1828 A Royal Marine contingent landed at Rio de Janerio for the protection of the Emperor of Brazil, in consequence of a serious mutiny which had broken out among German and Irish troops. Emperor Don Pedro in appreciation awarded the RM Officer in charge and Captain Inglefield with the Order of the Southern Cross.
1829 Paid off at Portsmouth
1829 Guard ship at Portsmouth
1831 Brief service in Mediterranean
1832 Paid off at Portsmouth.
1832/38 Portsmouth as a 'Demonstration Ship'.
1838/42 Lisbon and Mediterranean stations.
1838 Syrian campaign, Captain Barrington Reynolds - superintended.
1840 Landing of troops at D'Journi, and bombardment of Beirut. Present at blockade of Alexandria.
1842 Paid off at Sheerness.
1842/47 First line ship at Sheerness
1848/52 Mediterranean Station. Captain (afterwards Admiral) Sir Henry Smith.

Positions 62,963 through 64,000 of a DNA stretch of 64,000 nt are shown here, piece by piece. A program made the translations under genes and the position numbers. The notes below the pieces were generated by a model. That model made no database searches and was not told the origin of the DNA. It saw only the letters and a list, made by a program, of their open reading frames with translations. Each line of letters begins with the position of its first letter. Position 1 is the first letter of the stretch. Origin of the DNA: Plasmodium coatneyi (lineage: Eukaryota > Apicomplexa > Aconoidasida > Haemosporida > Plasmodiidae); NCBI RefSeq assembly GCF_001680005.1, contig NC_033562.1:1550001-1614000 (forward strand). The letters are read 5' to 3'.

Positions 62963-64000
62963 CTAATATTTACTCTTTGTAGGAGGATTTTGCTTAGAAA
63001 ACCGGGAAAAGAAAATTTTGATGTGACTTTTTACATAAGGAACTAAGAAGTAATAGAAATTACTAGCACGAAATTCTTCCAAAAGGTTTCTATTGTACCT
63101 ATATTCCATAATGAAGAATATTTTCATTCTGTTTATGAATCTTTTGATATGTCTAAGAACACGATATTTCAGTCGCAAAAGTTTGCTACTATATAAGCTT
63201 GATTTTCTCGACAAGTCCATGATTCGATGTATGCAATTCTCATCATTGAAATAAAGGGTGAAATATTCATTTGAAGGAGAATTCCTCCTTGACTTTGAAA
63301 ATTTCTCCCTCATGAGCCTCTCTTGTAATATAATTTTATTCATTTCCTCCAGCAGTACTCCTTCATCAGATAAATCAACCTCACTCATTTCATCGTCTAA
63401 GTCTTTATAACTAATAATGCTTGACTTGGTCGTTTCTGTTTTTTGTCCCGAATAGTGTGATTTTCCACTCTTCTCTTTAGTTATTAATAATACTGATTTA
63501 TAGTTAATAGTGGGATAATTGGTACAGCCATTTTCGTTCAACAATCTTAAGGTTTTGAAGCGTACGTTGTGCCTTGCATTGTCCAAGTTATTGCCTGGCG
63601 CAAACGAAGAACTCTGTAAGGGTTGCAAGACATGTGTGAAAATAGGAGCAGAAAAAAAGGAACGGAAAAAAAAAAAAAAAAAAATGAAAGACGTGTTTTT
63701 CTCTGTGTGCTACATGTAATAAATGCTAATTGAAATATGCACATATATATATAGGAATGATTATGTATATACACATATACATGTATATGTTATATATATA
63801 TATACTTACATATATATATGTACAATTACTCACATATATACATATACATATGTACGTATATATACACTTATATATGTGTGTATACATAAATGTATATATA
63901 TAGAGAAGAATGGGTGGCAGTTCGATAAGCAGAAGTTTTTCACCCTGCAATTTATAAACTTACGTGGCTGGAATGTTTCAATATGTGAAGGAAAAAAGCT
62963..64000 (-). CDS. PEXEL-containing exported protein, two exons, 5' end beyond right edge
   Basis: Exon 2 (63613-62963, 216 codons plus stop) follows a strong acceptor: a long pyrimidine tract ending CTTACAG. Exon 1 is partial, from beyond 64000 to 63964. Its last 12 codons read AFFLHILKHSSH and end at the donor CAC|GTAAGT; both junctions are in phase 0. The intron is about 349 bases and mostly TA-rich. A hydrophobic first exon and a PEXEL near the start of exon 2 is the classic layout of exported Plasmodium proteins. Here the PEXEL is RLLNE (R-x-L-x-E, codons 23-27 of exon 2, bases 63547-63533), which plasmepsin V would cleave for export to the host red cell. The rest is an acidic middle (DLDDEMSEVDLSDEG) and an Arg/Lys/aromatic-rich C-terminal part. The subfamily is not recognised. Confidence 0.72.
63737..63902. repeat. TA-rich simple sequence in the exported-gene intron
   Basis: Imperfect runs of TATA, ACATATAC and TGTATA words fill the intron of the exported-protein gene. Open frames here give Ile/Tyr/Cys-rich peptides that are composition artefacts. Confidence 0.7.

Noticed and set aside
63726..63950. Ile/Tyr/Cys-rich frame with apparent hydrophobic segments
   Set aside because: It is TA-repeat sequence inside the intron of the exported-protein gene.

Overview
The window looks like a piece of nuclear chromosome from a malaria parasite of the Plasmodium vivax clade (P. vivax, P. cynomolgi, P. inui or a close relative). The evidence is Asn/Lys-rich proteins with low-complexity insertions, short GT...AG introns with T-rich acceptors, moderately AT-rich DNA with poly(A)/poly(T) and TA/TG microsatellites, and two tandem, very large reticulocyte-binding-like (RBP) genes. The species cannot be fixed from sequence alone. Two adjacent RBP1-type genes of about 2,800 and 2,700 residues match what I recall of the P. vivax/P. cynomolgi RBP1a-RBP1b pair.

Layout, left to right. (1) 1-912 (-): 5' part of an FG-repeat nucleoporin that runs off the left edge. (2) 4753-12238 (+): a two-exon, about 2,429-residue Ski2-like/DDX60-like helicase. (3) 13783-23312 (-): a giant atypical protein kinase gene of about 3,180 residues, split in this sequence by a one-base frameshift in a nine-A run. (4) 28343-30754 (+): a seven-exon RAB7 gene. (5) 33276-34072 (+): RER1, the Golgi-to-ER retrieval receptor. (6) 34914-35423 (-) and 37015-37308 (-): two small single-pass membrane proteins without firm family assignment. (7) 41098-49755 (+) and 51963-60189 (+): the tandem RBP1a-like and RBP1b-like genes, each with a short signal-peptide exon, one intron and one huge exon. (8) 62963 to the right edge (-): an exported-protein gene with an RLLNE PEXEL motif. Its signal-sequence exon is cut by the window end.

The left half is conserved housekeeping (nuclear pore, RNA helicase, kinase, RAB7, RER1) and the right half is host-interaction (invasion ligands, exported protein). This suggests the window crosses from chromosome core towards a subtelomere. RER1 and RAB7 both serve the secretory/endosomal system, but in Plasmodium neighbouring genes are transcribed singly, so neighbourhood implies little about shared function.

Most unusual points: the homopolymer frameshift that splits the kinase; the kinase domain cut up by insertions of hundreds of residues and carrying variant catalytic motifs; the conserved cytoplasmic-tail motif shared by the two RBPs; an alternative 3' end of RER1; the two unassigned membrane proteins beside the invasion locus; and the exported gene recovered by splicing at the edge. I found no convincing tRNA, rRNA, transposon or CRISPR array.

1852 Paid off at Sheerness
1857/61 Flagship of Pacific Squadron (Rear Admiral Sir Robert Lambert Baynes).
1857 Commissioned at Sheerness - Captain John Fulford.
1861 Returned Spithead, having sailed over 60,100 miles in a three year commission. The Ganges was the last sailing ship to be a sea-going flagship. Paid off at Sheerness.
1865 HMS Ganges arrived Devonport for conversion to boys training ship
1866 HMS Ganges arrived Falmouth and took up duties of boys training ship
1899 HMS Ganges sailed to Devonport for keel to be scraped. Boys dispatched to HMS Lion and HMS Impregnable whilst being docked. Two weeks later with boys re-embarked, she undocked and sailed for Sheerness in company with HMS Arrogant, a twin-screw 2nd Class cruiser. It was two months later that she left Sheerness under tow of the tug Alligator, arriving Harwich 11 November. HMS Ganges was now ready to take up boy's training duties. A week before HMS Ganges arrived at Harwich, HMS Caroline arrived to act as hospital ship until proper facilities were erected ashore. Work started on the small hospital for which plans had been drawn up before Ganges had left Falmouth - a disinfector house - was completed by 1900.